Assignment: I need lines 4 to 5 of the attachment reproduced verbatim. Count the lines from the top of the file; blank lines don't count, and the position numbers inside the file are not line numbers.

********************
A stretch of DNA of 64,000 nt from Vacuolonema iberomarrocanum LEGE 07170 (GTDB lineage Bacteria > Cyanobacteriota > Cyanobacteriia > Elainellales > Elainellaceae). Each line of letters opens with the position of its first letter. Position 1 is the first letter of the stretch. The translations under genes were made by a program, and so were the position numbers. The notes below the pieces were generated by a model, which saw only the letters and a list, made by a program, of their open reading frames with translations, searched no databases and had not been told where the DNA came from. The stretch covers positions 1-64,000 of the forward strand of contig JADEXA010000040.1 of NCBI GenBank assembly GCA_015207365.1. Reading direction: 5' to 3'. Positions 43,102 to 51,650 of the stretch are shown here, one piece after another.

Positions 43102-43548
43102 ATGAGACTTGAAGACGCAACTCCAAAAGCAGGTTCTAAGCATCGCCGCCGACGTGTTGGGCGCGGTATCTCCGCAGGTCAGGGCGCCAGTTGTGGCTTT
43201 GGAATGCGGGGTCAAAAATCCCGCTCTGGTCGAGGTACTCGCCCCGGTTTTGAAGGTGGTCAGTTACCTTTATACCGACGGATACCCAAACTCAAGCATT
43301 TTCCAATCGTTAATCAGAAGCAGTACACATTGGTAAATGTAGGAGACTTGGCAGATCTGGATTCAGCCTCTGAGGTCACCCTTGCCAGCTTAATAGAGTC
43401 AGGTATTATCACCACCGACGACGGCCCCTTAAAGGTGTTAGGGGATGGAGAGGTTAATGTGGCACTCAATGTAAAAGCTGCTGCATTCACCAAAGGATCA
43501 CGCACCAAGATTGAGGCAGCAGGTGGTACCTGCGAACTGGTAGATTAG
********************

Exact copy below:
43201 GGAATGCGGGGTCAAAAATCCCGCTCTGGTCGAGGTACTCGCCCCGGTTTTGAAGGTGGTCAGTTACCTTTATACCGACGGATACCCAAACTCAAGCATT
43301 TTCCAATCGTTAATCAGAAGCAGTACACATTGGTAAATGTAGGAGACTTGGCAGATCTGGATTCAGCCTCTGAGGTCACCCTTGCCAGCTTAATAGAGTC